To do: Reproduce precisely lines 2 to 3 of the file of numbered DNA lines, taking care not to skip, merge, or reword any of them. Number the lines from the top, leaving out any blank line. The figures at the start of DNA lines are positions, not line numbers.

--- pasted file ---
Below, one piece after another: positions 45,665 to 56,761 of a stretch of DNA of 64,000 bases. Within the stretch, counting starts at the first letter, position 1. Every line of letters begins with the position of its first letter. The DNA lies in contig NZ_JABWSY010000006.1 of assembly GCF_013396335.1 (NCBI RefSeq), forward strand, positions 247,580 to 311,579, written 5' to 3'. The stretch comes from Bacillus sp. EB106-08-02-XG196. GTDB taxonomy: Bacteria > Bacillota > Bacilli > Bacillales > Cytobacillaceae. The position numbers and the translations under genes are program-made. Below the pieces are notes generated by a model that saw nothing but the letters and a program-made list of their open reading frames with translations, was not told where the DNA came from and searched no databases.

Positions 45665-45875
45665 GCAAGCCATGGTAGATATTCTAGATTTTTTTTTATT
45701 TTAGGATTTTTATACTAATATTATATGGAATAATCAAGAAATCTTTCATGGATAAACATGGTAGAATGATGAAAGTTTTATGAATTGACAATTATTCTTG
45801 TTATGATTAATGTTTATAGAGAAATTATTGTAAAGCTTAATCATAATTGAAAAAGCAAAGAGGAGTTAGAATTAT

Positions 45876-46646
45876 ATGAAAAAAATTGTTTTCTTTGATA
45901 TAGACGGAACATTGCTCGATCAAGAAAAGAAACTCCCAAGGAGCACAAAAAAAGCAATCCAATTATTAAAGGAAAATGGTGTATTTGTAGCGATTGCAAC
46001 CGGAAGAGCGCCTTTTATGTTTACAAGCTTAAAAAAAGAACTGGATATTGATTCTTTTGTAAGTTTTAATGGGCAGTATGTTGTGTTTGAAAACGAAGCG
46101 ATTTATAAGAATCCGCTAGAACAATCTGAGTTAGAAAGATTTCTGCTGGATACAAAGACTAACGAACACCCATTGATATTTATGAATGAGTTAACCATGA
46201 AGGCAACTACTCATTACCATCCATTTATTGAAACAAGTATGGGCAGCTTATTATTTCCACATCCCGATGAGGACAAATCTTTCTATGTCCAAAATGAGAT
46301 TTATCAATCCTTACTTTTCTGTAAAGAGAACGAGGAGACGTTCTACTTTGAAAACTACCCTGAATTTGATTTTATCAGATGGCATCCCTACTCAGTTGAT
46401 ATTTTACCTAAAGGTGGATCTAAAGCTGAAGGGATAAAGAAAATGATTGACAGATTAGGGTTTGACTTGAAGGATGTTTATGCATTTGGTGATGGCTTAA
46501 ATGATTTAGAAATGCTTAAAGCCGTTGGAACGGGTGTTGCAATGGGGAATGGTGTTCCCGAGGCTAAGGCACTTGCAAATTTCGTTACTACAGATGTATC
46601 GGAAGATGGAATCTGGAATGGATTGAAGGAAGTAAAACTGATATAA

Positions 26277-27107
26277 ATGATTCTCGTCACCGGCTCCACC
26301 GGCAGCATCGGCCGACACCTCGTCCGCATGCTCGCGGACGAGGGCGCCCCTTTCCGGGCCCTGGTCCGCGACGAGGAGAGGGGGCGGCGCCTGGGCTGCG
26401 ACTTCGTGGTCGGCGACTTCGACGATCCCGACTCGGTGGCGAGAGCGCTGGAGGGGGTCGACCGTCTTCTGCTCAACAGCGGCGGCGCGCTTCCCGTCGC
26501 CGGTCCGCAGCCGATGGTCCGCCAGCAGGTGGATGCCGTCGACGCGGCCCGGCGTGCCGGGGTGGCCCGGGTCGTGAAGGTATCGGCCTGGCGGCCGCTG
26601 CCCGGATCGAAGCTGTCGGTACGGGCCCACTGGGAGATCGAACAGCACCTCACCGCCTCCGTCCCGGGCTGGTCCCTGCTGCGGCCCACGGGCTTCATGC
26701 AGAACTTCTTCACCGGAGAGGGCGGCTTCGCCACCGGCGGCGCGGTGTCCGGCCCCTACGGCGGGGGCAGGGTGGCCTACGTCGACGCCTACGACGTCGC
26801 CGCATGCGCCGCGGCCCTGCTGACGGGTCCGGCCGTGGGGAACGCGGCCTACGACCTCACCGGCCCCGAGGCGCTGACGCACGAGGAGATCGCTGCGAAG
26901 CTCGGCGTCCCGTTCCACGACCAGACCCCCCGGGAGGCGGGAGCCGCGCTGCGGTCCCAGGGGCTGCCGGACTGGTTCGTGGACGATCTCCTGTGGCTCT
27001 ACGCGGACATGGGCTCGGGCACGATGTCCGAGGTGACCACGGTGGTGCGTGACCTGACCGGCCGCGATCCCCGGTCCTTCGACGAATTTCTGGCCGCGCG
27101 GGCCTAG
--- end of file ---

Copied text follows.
Positions 45665-45875
45665 GCAAGCCATGGTAGATATTCTAGATTTTTTTTTATT